A Comparative Analysis of Anti-Discrimination and Data Protection Legislations

Departing from the ECJ’s Huber case where Germany was condemned for discriminatory processing of personal data and which suggests that there is a strong kin between data protection and discrimination issues, this chapter is an attempt to further compare the two fundamental rights - non-discrimination, and data protection.
Beyond their place in the EU legal order, their respective object or scope, this chapter will contend that these two human rights increasingly turn to the same mode of operation, including, inter alia, reliance upon administrative structures and procedures, and the endowment of citizens with a bundle of individual rights. We will argue that this similarity can be understood in the light of their nature as regulatory human rights, that is, embodying the logic of negative freedom.
The final section will examine situations of overlap between the rights, building upon the Huber and Test-Achats cases. This will lead to final conclusions on how to best articulate these rights.
Raphaël Gellert, Katja de Vries, Paul de Hert, Serge Gutwirth

The Discovery of Discrimination

Discrimination discovery from data consists in the extraction of discriminatory situations and practices hidden in a large amount of historical decision records.We discuss the challenging problems in discrimination discovery, and present, in a unified form, a framework based on classification rules extraction and filtering on the basis of legally-grounded interestingness measures. The framework is implemented in the publicly available DCUBE tool. As a running example, we use a public dataset on credit scoring.
Dino Pedreschi, Salvatore Ruggieri, Franco Turini

Discrimination Data Analysis: A Multi-disciplinary Bibliography

Discrimination data analysis has been investigated for the last fifty years in a large body of social, legal, and economic studies. Recently, discrimination discovery and prevention has become a blooming research topic in the knowledge discovery community. This chapter provides a multi-disciplinary annotated bibliography of the literature on discrimination data analysis, with the intended objective to provide a common basis to researchers from a multi-disciplinary perspective.We cover legal, sociological, economic and computer science references.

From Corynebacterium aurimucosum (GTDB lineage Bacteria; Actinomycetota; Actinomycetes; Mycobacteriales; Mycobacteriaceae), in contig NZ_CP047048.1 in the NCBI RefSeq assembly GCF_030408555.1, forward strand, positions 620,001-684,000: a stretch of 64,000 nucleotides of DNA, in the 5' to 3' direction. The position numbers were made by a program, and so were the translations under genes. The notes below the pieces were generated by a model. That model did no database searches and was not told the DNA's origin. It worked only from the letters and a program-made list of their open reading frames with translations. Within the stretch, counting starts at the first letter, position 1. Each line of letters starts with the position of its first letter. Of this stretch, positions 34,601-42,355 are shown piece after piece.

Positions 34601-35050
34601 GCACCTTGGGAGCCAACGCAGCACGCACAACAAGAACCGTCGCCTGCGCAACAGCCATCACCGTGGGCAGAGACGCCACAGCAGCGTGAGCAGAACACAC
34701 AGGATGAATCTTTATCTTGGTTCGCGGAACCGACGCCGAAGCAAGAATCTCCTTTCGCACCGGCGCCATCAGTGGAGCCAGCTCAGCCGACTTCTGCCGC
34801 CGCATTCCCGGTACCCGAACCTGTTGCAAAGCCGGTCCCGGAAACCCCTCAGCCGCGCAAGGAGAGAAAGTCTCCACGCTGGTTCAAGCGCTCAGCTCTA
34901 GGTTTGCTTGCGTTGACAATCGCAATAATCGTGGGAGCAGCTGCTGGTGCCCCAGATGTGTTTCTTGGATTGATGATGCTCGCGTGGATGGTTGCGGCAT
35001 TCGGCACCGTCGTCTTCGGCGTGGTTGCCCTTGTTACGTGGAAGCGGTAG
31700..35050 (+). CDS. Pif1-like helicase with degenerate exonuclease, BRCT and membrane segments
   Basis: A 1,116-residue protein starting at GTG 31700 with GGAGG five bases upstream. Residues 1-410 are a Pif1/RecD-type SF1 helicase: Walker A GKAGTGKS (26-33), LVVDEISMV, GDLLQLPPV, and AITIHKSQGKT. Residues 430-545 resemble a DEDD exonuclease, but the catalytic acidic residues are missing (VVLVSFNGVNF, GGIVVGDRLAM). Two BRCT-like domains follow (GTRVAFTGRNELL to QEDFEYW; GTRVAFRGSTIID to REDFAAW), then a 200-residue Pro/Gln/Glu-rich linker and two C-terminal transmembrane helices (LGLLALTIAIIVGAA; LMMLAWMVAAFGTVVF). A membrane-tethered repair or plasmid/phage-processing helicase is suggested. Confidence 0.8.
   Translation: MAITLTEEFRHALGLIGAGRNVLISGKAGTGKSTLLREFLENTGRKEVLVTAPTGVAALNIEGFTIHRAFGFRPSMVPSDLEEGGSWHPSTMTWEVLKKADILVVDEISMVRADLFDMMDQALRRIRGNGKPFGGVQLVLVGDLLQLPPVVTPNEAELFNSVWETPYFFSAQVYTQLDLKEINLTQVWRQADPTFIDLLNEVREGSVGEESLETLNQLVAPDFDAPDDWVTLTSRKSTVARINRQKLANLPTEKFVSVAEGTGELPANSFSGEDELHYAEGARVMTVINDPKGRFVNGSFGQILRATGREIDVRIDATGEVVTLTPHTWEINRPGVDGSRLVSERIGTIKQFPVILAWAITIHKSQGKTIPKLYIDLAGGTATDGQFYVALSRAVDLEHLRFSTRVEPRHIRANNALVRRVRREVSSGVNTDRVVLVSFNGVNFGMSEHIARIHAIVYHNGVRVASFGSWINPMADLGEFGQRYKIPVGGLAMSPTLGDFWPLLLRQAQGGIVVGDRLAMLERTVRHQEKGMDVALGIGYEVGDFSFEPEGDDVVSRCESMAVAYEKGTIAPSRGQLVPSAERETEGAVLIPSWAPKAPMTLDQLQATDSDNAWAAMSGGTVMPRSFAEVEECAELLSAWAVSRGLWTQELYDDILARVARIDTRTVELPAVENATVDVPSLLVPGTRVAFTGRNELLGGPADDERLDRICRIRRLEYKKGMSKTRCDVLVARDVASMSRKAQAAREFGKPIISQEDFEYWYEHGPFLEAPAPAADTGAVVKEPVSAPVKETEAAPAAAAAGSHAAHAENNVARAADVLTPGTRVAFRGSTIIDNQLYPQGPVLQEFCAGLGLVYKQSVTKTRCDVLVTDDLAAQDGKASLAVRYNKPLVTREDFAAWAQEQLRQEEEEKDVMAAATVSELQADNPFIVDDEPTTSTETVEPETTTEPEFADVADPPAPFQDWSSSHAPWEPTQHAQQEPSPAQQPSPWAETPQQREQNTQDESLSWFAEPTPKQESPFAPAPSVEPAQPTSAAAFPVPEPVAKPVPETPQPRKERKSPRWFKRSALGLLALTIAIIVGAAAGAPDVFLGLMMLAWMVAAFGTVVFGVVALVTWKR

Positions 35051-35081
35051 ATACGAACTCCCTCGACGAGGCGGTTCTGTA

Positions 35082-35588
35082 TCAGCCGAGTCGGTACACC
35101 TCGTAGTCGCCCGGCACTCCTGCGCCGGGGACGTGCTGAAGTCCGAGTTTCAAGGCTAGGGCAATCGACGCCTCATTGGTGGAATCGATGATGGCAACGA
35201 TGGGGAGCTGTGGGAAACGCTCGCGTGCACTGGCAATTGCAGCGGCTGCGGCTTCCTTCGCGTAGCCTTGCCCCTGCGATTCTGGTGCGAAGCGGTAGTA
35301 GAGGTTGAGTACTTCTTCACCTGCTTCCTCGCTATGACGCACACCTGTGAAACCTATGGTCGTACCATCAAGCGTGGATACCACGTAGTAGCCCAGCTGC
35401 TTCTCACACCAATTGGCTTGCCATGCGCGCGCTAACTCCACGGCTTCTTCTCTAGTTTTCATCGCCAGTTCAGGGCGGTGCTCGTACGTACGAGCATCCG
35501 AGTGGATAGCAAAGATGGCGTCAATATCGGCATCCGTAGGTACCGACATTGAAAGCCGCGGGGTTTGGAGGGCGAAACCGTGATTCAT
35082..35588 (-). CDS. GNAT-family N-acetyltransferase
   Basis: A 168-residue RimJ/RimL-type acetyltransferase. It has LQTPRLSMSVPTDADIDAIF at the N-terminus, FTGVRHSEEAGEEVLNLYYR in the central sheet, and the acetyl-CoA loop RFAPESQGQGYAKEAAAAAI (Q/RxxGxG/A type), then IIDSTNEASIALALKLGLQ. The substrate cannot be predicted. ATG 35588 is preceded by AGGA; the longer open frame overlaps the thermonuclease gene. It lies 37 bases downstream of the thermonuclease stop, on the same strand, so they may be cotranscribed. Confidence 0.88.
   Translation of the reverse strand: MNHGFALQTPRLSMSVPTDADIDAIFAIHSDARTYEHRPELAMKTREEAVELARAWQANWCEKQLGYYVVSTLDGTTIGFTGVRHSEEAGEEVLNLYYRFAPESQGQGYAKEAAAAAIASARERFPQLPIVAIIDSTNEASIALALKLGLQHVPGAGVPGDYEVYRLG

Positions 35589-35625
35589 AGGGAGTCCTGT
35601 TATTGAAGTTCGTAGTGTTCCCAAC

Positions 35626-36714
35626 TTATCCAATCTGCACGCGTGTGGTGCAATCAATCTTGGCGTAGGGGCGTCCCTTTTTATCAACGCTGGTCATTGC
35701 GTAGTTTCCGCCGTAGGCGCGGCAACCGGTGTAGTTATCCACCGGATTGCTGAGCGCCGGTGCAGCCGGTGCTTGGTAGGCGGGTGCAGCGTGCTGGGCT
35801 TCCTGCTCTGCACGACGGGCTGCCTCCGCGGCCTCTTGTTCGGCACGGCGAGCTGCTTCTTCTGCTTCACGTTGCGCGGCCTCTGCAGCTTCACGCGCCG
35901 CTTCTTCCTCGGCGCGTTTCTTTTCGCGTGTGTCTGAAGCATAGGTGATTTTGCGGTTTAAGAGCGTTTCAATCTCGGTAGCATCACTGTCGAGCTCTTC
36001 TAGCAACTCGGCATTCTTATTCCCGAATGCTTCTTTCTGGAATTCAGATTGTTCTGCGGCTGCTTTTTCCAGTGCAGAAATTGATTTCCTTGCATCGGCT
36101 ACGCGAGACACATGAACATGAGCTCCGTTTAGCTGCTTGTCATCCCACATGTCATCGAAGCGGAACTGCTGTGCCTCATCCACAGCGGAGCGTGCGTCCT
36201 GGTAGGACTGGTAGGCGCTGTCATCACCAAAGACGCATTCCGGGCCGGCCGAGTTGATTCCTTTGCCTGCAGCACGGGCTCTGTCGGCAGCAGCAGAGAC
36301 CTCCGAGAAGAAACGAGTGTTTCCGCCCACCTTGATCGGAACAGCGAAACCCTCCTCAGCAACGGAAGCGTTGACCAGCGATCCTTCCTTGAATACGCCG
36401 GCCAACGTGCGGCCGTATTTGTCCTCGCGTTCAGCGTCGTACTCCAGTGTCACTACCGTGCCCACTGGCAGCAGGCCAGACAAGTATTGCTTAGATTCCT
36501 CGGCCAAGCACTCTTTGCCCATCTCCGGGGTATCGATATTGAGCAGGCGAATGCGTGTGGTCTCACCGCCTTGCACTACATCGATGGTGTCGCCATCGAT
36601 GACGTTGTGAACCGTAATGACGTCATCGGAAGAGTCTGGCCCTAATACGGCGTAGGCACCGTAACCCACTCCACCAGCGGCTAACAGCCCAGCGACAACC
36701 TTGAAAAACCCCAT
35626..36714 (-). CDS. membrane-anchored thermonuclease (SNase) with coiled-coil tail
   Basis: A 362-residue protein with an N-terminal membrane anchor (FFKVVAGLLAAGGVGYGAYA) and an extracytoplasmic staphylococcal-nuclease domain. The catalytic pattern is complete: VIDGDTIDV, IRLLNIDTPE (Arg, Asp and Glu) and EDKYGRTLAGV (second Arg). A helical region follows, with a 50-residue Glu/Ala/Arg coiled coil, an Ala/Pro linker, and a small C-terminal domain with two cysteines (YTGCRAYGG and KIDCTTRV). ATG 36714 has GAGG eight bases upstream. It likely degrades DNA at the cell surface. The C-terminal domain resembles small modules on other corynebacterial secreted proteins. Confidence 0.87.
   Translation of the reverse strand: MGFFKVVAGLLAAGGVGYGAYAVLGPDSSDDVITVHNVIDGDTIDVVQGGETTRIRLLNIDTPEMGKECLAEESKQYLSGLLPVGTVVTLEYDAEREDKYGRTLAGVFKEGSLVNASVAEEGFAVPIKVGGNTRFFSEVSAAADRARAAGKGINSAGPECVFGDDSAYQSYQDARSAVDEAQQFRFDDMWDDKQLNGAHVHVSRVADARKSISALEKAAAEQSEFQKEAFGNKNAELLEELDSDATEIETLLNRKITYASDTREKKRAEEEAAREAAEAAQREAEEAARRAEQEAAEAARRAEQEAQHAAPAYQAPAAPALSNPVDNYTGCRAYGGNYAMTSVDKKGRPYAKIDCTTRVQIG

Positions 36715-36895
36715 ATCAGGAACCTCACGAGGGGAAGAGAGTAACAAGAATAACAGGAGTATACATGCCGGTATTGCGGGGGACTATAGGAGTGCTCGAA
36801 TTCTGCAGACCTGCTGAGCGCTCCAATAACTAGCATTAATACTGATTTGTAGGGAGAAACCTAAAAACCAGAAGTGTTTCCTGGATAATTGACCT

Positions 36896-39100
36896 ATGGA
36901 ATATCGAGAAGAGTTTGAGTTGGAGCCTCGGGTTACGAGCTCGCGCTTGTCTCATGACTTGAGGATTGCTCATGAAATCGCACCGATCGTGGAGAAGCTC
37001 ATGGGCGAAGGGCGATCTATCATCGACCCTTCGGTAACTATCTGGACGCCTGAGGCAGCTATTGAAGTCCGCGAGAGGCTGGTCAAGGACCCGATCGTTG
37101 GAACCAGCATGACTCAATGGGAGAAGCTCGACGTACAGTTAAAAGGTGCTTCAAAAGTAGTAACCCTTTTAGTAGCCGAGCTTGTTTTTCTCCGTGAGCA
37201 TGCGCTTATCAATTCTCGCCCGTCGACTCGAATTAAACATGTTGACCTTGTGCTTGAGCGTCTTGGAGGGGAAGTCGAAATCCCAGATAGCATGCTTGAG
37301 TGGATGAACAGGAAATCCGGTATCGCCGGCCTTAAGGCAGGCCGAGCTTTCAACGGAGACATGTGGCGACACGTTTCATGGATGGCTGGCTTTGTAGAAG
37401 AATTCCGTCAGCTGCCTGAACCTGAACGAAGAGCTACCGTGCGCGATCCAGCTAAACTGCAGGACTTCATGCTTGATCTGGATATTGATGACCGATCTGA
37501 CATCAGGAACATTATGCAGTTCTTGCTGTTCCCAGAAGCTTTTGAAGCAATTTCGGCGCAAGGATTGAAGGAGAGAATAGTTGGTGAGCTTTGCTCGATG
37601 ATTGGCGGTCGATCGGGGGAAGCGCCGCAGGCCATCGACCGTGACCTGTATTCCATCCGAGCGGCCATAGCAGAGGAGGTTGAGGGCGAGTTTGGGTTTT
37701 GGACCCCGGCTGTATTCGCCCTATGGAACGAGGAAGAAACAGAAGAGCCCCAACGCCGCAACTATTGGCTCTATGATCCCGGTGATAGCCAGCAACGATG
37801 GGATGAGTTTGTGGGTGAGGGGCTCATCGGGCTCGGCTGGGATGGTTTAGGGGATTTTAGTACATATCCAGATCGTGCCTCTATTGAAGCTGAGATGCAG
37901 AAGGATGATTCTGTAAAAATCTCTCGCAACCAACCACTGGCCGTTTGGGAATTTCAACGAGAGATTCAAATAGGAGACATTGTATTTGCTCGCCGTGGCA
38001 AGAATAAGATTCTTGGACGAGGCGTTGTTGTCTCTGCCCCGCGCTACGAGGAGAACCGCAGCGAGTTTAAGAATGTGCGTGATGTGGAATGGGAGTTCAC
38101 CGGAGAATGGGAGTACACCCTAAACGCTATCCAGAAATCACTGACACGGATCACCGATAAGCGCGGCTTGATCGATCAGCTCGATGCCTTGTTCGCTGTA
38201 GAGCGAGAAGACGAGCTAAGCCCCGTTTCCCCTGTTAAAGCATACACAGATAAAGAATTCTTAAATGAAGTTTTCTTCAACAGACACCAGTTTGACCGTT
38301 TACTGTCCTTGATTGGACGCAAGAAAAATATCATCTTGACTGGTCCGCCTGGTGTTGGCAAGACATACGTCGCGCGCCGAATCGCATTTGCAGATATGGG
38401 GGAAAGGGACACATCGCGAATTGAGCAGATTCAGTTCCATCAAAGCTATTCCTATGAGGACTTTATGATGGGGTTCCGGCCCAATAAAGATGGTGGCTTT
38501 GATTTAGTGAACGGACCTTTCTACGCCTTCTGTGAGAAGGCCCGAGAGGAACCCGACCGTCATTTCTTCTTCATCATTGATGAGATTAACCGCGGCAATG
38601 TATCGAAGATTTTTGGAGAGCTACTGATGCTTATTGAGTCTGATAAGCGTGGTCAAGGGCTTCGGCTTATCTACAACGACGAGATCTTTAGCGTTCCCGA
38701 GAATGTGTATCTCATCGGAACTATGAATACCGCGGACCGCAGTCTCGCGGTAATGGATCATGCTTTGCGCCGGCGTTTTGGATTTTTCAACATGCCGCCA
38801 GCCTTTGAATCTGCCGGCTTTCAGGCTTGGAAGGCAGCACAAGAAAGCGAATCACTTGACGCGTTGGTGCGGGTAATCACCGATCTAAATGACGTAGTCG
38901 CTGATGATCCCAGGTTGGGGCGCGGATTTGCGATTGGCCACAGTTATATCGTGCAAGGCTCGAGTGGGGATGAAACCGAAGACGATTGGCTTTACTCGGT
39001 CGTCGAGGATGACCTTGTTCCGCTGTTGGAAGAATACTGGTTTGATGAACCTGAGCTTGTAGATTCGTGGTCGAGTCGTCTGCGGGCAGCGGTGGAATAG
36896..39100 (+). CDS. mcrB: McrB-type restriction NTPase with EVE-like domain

Andrea Romei, Salvatore Ruggieri

Risks of Profiling and the Limits of Data Protection Law

Profiling and automated decision-making may pose risks to individuals. Possible risks that flow forth from profiling and automated decision-making include discrimination, de-individualisation and stereotyping. To mitigate these risks, the right to privacy is traditionally invoked. However, given the rapid technological developments in the area of profiling, it is questionable whether the right to informational privacy and data protection law provide an adequate level of protection and are effective in balancing different interests when it comes to profiling. To answer the question as to whether data protection law can adequately protect us against the risks of profiling, I will discuss the role of data protection law in the context of profiling and automated decision-making. First, the specific risks associated with profiling and automated decision-making are explored. From there I examine how data protection law addresses these risks. Next I discuss possible limitations and possible drawbacks of data protection law when it comes to the issue of profiling and automated decision-making. I conclude with several suggestions to for making current data protection law more effective in dealing with the risks of profiling. These include more focus on the actual goals of data processing and ‘ethics by design’.
Bart Schermer

Practical Applications


Explainable and Non-explainable Discrimination in Classification

Nowadays more and more decisions in lending, recruitment, grant or study applications are partially being automated based on computational models (classifiers) premised on historical data. If the historical data was discriminating towards socially and legally protected groups, a model learnt over this data will make discriminatory decisions in the future. As a solution, most of the discrimination free modeling techniques force the treatment of the sensitive groups to be equal and do not take into account that some differences may be explained by other factors and thus justified. For example, disproportional recruitment rates for males and females may be explainable by the fact that more males have higher education; treating males and females equally will introduce reverse discrimination, which may be undesirable as well. Given that the law or domain experts specify which factors are discriminatory (e.g. gender, marital status) and which can be used for explanation (e.g. education), this chapter presents a methodology how to quantify the tolerable difference in treatment of the sensitive groups. We instruct how to measure, which part of the difference is explainable and present the local learning techniques that remove exactly the illegal discrimination, allowing the differences in decisions to be present as long as they are explainable.